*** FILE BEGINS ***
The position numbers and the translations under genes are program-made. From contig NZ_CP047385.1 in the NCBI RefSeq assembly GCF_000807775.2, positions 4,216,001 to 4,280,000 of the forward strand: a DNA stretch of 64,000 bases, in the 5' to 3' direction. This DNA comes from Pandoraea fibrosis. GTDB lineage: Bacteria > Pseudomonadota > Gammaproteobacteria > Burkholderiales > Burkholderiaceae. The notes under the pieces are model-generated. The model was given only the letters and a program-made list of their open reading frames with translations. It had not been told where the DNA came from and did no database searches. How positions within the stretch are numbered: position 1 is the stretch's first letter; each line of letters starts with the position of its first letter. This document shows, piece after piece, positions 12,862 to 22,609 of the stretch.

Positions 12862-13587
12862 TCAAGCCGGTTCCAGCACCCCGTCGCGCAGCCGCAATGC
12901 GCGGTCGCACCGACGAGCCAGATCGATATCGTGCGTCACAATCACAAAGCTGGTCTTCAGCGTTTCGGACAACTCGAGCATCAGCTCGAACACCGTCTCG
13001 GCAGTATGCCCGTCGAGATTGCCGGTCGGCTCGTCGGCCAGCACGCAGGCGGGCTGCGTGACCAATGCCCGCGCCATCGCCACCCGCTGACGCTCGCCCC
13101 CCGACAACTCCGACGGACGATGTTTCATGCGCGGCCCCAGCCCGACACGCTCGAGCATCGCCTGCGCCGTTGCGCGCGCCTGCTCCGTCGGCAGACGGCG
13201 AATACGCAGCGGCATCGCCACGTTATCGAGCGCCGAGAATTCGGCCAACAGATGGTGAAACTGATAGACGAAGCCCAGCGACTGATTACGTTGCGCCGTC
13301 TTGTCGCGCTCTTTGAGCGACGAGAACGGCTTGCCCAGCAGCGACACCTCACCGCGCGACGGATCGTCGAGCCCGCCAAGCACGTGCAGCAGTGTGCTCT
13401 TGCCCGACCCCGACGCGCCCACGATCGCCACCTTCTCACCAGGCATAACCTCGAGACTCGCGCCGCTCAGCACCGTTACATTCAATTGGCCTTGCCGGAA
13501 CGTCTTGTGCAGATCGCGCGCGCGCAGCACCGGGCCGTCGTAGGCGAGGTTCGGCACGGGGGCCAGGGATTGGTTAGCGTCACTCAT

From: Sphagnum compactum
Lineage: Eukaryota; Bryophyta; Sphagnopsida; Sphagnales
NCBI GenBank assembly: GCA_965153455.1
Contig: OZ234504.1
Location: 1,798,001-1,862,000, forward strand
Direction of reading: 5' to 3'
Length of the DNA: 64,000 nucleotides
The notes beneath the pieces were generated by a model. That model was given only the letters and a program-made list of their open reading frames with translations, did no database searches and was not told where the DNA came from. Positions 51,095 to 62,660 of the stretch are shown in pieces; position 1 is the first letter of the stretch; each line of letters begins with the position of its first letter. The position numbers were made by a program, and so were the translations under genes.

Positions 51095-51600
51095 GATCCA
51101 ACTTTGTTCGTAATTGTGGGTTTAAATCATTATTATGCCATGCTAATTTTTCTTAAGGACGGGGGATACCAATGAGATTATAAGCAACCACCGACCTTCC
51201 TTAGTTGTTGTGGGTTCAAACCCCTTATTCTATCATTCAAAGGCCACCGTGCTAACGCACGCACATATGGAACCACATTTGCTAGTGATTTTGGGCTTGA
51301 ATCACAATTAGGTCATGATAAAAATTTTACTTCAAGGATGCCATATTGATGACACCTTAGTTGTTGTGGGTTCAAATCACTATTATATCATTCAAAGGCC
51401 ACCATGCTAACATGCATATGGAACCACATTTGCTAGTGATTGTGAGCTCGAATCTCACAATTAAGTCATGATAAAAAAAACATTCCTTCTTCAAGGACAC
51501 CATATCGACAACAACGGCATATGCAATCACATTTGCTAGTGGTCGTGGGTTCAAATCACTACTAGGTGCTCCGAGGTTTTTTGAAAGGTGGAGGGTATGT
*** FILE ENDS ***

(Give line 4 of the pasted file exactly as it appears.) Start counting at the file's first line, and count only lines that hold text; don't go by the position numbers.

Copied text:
12901 GCGGTCGCACCGACGAGCCAGATCGATATCGTGCGTCACAATCACAAAGCTGGTCTTCAGCGTTTCGGACAACTCGAGCATCAGCTCGAACACCGTCTCG